Condemnation came swiftly from Labour, the Liberal Democrats and the National Union of Teachers; but opposition to an expansion of grammar schools has united leading figures in education and on the political left and right, including the influential thinktanks Policy Exchange and Bright Blue, and the outgoing Ofsted chief, Michael Wilshaw.

Yet a vital dimension is missing from the debate already raging within and beyond Westminster. The government is proposing a fresh crop of grammar schools as a way of boosting so-called social mobility, but May and her advisers seem to have forgotten that the government already has a social mobility strategy, produced in 2011, and it doesn’t make a single mention of grammar schools. In fact, though it identifies four “critical points for social mobility”, age 11 is not one of them.

The evidence on grammars is by now crystal clear. The educational advantage received by those selected for these schools is more than outweighed by the drag effect of the remaining secondary modern pupils, who perform disproportionately badly. Only 3% of grammar school pupils receive free school meals, and even these will gain only a marginal uplift in GCSE grades. As the Daily Telegraph’s Jeremy Warner says, grammars offer “segregated education for the middle class”. They are elitist institutions that entrench, rather than disrupt or disperse, privilege.

But the evidence is equally clear on what does improve educational outcomes: high-quality support in the early years.…

Into the Lion’s Den

 

It is not often a committed advocate of comprehensive education is invited to address one of the country’s leading independent schools. But after a robust exchange at a conference between myself and the head of Westminster school, Patrick Derham, I was asked to speak to his students. Derham is one of a handful of independent school heads who grasps that something needs to change, though not quite in the way I am about to suggest to his students.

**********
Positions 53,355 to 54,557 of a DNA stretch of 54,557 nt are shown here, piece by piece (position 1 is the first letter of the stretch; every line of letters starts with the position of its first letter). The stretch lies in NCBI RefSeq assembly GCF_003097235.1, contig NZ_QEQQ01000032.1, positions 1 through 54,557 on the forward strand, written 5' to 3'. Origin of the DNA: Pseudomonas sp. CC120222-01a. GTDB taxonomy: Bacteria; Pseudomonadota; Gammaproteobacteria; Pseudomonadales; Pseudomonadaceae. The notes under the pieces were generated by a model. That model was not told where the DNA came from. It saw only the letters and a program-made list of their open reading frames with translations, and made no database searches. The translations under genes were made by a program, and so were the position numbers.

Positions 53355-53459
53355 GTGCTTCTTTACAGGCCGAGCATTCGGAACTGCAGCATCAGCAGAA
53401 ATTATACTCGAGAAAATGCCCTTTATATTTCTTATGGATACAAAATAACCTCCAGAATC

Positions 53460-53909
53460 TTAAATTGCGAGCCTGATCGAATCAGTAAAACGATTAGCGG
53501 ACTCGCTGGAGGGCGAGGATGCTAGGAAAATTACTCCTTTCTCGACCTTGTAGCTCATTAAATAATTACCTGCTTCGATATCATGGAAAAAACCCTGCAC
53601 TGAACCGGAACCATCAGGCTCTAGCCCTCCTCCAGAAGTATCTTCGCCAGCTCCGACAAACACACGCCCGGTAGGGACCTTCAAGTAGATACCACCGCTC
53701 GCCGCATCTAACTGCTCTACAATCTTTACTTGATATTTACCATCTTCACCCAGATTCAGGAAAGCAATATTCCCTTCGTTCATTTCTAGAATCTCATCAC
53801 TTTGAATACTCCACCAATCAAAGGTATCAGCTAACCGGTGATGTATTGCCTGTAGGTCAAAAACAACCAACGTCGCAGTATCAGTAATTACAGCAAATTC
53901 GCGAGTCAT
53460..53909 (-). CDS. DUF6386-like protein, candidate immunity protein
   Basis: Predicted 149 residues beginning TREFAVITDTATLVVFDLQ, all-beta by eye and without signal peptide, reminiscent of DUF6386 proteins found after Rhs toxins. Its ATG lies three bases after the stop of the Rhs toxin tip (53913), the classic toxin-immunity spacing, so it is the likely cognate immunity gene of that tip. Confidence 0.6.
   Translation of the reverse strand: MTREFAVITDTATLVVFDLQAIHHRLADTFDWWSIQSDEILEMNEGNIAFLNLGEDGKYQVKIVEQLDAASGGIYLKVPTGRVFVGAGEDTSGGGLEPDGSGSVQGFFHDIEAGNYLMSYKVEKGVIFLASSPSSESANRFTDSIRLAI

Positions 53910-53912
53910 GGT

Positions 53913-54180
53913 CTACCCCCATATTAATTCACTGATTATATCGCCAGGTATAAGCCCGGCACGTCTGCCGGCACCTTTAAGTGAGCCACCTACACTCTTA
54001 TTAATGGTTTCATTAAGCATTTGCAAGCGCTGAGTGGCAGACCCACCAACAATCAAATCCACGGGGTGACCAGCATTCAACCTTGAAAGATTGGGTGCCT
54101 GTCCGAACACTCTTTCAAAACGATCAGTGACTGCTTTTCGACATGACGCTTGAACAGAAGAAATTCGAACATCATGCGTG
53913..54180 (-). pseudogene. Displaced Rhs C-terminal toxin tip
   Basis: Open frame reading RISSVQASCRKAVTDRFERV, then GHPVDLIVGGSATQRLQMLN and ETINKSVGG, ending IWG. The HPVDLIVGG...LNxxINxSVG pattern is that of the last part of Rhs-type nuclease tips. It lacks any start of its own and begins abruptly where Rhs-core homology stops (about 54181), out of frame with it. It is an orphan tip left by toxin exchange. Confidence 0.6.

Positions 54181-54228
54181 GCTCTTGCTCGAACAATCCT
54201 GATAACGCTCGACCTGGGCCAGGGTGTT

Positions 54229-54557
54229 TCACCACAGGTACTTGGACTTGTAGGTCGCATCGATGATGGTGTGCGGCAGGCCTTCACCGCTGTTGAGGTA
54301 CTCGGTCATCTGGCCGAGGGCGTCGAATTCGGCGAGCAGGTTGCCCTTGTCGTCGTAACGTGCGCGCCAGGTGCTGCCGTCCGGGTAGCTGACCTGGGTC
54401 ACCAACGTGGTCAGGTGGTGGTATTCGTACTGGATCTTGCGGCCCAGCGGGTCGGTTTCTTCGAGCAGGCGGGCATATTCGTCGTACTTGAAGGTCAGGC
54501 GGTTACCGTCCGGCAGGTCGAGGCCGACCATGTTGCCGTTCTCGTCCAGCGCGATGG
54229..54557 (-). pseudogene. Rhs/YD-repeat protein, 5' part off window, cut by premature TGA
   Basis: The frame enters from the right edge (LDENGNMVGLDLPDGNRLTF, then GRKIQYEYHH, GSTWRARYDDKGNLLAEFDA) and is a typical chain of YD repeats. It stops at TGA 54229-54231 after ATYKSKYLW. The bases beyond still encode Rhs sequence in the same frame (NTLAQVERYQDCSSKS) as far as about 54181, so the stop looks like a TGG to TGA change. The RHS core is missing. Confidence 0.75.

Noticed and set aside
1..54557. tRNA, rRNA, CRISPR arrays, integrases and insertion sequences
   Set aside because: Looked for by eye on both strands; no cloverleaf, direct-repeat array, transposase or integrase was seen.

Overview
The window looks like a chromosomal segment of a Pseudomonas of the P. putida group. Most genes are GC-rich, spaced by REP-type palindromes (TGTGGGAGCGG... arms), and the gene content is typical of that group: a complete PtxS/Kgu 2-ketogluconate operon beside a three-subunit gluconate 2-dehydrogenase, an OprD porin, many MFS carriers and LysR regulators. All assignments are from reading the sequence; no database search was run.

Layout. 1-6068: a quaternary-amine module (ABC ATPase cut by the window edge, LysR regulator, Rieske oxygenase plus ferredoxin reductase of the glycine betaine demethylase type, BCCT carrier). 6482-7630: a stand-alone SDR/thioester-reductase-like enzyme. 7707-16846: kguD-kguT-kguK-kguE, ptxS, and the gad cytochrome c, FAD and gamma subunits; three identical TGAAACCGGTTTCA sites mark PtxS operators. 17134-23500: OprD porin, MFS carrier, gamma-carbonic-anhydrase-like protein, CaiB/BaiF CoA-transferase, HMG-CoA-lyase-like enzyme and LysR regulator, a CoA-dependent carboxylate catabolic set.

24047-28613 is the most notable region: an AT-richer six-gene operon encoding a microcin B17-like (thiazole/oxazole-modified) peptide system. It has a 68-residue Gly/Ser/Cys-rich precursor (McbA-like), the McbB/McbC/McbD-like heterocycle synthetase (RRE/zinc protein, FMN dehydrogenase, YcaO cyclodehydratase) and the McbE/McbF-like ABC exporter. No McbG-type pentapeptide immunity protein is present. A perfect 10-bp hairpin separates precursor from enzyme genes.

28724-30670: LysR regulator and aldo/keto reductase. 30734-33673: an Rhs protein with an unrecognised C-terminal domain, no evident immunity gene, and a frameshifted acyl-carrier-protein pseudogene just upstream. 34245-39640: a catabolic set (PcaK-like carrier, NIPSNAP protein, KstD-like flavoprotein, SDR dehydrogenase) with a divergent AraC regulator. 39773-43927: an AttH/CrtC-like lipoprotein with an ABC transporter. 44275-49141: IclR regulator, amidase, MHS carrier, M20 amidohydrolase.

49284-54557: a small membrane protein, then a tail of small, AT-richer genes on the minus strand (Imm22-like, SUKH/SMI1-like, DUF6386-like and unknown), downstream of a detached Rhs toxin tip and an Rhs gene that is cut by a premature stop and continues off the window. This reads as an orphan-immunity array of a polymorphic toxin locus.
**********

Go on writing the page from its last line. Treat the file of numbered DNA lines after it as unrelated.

My chosen title is: What’s the problem with private education? It feels like a good time to enter the lion’s den and offer a strongly contrary view to the received wisdoms of this deeply Tory age in which the power of wealth and with it, private education, is as resonant and divisive as ever.

It was not always so. In the run-up to the 1944 Education Act, political leaders of all parties seriously debated, but ultimately rejected, the enfolding of the old public schools into the new structure of free secondary education. In the progressive 60s and 70s, schools such as Eton were considered both something of a joke and emblems of an outdated oppression, as symbolised by Lindsay Anderson’s explosive allegorical 1968 film, If. In 1973, Labour’s Roy Hattersley told prep school heads of the party’s “serious intention” to reduce and eventually abolish independent schools. It seemed logical to assume that the Berlin Wall separating private and state education would soon be dismantled.

How wrong could you be? As the Oxford historian David Kynaston, one of the most acute current critics of private education, observes: “Endless reports point to the privately educated stranglehold and the sheer disparity in life chances, but I’ve yet to see an editorial in a serious broadsheet, including the Guardian, or more than the occasional speech by a politician, that squarely confronts the issue.” He adds: “It is a sad shortfall in what is supposed to be a mature democracy.”